victim’s disclosure of abuse
depression, excessive crying
unbelievable or inconsistent explanation for injuries
attempt to hide injuries
Clues to Recognizing Sexual Abuse
somatic complaints, including pain and irritation of the genitals
sexually transmitted disease
bruises or bleeding from external genitalia, vagina or anal region
torn, stained, or bloody underclothes
frequent, unexplained sore throats, yeast or urinary infections
the victim’s disclosure of the sexual abuse
poor peer relationships, inability to relate to children of same age
regressive behaviors, such as thumb sucking, bedwetting, fear of the dark, or reattachment to a favorite toy
sudden changes in behavior
promiscuity or seductive behavior
aggression or delinquency
truancy or chronic running away
difficulty in walking or sitting
reluctance to participate in recreational activity
in young children, preoccupation with his/her sexual organs, his parents’, or other children’s
recurrent nightmares, disturbed sleep patterns, or fear of the dark
unusual and age-inappropriate interest in sexual matters
age-inappropriate ways of expressing affection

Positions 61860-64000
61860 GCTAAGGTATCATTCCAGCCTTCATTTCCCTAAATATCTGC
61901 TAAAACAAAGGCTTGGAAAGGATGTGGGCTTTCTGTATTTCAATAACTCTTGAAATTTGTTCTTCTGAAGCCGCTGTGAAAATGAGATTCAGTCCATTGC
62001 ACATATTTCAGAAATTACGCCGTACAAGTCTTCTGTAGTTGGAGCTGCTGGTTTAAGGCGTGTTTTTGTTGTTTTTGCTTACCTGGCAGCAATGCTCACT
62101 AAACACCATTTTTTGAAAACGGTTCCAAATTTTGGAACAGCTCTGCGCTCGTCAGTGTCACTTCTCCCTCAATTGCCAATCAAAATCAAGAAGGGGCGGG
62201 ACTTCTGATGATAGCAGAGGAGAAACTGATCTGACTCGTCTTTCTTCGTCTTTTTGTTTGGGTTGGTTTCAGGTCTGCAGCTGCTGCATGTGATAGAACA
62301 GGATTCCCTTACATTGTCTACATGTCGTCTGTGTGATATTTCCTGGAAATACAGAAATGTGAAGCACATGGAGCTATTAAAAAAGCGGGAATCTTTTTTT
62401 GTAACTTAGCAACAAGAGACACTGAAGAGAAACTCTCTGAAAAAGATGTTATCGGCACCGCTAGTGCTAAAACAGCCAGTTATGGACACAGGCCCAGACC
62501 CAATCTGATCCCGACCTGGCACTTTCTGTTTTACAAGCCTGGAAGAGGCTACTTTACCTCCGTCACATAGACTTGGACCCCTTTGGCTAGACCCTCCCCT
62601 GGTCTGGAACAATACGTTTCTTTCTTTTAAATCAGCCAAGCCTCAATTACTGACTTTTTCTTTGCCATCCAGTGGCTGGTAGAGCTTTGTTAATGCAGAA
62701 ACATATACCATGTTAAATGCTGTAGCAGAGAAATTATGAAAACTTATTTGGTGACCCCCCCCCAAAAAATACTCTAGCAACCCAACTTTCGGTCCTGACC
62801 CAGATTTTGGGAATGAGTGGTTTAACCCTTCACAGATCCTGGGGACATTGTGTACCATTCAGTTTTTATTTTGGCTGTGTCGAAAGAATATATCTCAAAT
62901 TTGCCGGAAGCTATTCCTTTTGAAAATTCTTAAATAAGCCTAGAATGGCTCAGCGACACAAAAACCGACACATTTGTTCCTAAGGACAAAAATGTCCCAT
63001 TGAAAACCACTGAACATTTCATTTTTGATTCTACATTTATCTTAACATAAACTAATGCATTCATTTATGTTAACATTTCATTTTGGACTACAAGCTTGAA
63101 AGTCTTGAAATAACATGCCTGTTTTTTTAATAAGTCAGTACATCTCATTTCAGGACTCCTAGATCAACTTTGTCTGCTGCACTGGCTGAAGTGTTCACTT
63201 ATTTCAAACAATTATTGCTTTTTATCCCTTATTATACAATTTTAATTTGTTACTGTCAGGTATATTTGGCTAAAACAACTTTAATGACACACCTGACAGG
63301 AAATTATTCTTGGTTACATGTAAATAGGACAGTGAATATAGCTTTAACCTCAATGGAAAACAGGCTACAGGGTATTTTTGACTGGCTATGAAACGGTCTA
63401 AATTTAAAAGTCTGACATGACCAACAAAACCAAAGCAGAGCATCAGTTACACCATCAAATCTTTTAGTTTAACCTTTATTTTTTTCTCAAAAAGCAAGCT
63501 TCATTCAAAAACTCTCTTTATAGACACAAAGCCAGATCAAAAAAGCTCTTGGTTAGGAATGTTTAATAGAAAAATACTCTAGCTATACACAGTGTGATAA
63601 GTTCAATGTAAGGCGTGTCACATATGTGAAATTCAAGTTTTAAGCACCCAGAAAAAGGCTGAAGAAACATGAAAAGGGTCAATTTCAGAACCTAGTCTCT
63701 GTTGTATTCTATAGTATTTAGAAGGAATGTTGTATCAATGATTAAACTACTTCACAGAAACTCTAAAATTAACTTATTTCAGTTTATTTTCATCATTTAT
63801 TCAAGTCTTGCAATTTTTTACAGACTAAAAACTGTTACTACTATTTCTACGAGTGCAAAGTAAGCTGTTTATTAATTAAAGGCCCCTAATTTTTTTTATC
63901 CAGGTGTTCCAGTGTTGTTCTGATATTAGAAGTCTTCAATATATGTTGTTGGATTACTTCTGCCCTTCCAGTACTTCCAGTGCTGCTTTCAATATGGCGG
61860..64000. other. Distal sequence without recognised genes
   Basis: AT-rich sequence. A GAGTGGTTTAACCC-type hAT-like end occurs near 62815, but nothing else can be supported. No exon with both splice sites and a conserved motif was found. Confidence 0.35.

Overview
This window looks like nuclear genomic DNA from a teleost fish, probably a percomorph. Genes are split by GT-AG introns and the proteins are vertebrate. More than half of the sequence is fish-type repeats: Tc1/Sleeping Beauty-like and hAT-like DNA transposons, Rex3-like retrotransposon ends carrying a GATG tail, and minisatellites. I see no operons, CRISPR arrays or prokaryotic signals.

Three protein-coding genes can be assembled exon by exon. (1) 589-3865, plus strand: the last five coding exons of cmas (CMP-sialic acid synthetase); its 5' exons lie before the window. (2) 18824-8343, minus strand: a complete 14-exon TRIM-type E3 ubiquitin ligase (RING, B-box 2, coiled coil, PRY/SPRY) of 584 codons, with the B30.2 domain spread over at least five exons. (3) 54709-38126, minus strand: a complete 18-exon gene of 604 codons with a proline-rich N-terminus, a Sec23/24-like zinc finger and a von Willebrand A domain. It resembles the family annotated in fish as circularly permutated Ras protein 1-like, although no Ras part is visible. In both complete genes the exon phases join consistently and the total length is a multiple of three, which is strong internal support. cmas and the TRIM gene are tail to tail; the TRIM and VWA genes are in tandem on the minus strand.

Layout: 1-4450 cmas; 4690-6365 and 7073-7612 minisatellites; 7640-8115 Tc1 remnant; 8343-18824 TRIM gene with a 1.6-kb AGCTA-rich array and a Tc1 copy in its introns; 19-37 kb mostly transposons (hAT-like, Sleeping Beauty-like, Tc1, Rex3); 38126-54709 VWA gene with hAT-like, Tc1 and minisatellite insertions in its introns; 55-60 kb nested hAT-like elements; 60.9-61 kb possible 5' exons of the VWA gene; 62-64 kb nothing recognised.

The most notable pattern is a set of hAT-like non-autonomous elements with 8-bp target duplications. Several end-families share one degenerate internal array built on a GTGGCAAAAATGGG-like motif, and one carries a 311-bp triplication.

avoidance of undressing or the wearing extra layers of clothes
sudden avoidance of certain familiar adults or places
sudden decline in school performance
Clues to Recognizing Emotional Maltreatment
Except regarding bizarre and deviant behavior, there is a wide range of opinion of what is emotionally abusive or neglectful. Some argue that spanking is a degrading experience, humiliating to a child, while others regard physical discipline as a necessary parental behavior. The Model Child Protection Act, developed by the National Center on Child Abuse and Neglect, provides criteria to aid in identifying emotional maltreatment:
Emotional maltreatment causes emotional or mental injury.
The effect of emotional maltreatment can be observed in the child’s abnormal behavior and performance.
The effect of emotional maltreatment constitutes a handicap to the child.
The effect of emotional maltreatment is lasting rather than temporary.
eating disorders, including obesity or anorexia
speech disorders, such as stuttering or stammering
developmental delays in the acquisition of speech or motor skills
weight or height level substantially below the norm
flat or bald spots on an infant’s head